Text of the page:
Tamara Rivera-Santiago knows she has to keep a brave face.

But she breaks down in tears several times as she describes the odyssey that took her and her three children, ages 2½ to 7, from Barranquitas, Puerto Rico, to Lancaster County after Hurricane Maria devastated their island home in September.

For the past several months, they’ve been living in a hotel room at the Budget Host Inn on Lincoln Highway East, just outside Lancaster city.

But after Friday, they may be homeless.

They’re at the hotel thanks to the Federal Emergency Management Agency’s transitional shelter program. Seven other families are staying at the hotel through FEMA — nearly two dozen adults and children in all.

FEMA conducts periodic eligibility reviews. The next one is Friday, and Rivera-Santiago has been told her assistance won’t be extended. The family can’t stay at the hotel without it.

Where will they go? She doesn’t know.

“I try to stay strong,” she said through an interpreter. “I have to do it for me and my children.”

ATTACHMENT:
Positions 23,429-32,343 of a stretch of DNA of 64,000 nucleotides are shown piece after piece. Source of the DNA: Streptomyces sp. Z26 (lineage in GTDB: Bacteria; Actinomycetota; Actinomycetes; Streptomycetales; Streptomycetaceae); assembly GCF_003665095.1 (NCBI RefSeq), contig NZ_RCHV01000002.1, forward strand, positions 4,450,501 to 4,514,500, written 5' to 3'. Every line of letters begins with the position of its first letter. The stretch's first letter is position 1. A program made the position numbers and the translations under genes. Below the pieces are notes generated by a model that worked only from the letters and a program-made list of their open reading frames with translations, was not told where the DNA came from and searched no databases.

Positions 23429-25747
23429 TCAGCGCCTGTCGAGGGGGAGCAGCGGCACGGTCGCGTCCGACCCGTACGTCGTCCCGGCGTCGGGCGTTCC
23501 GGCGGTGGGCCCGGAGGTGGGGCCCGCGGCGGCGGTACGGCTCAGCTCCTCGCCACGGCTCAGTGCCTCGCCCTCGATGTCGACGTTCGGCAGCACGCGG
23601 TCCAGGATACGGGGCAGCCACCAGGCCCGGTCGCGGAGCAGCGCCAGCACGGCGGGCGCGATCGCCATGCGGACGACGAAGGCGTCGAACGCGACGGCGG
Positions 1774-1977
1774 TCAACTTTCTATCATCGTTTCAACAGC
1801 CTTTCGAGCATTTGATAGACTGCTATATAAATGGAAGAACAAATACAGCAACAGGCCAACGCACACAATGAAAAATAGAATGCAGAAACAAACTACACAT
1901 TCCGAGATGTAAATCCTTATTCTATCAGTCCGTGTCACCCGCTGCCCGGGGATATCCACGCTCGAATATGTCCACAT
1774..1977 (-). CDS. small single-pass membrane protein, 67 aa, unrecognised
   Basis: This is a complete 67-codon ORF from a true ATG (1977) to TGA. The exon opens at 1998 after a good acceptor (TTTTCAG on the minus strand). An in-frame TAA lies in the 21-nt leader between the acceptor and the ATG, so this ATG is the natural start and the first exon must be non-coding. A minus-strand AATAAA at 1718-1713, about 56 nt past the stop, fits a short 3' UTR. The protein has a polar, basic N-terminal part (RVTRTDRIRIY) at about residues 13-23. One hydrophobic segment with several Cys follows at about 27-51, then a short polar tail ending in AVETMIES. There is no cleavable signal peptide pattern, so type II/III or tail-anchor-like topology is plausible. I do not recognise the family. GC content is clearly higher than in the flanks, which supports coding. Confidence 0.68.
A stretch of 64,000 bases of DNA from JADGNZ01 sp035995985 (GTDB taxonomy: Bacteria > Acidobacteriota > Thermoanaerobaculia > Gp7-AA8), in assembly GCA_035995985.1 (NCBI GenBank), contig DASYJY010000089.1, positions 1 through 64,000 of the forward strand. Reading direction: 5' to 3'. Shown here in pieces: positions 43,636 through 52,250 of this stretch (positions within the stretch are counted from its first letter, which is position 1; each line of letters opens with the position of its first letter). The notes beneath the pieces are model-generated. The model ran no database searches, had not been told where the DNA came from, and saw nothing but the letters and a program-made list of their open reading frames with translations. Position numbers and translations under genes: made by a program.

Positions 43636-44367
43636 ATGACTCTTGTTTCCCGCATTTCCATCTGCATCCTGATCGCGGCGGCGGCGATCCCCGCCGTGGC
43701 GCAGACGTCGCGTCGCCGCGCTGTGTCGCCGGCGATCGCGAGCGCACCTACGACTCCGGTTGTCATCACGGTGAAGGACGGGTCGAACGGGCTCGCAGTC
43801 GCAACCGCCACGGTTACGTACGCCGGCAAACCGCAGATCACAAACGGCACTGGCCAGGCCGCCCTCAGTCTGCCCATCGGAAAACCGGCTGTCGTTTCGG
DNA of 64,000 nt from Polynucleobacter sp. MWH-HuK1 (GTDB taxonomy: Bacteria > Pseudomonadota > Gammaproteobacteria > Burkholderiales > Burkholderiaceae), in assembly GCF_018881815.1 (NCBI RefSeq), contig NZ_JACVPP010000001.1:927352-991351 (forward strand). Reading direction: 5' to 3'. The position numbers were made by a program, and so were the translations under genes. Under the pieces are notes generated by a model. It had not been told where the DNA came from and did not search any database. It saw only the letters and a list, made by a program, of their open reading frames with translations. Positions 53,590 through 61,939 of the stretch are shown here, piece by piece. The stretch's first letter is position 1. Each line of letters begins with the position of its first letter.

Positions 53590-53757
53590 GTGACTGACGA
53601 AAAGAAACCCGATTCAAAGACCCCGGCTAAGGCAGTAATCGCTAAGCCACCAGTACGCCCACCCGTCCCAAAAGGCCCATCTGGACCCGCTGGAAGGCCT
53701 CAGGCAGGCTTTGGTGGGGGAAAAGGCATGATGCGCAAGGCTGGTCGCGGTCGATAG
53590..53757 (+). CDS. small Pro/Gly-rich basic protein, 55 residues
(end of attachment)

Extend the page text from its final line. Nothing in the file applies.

Extraordinary challenges

An estimated 500 Puerto Ricans have come to Lancaster County in the wake of Hurricane Maria, primarily to Lancaster city, where the well-established Puerto Rican community makes up about 30 percent of the population.

The majority of the new arrivals are school-age children. In mid-December, there were 72 evacuee children enrolled  in the School District of Lancaster. The number is now close to 300, the district says.

The evacuees’ needs vary widely. Some, with help from relatives, have been able to adjust quickly. For others, the struggle to find affordable housing, living-wage jobs and a secure existence remains acute and ongoing.

FEMA’s shelter program has been extended several times; it’s currently slated to end completely on May 14.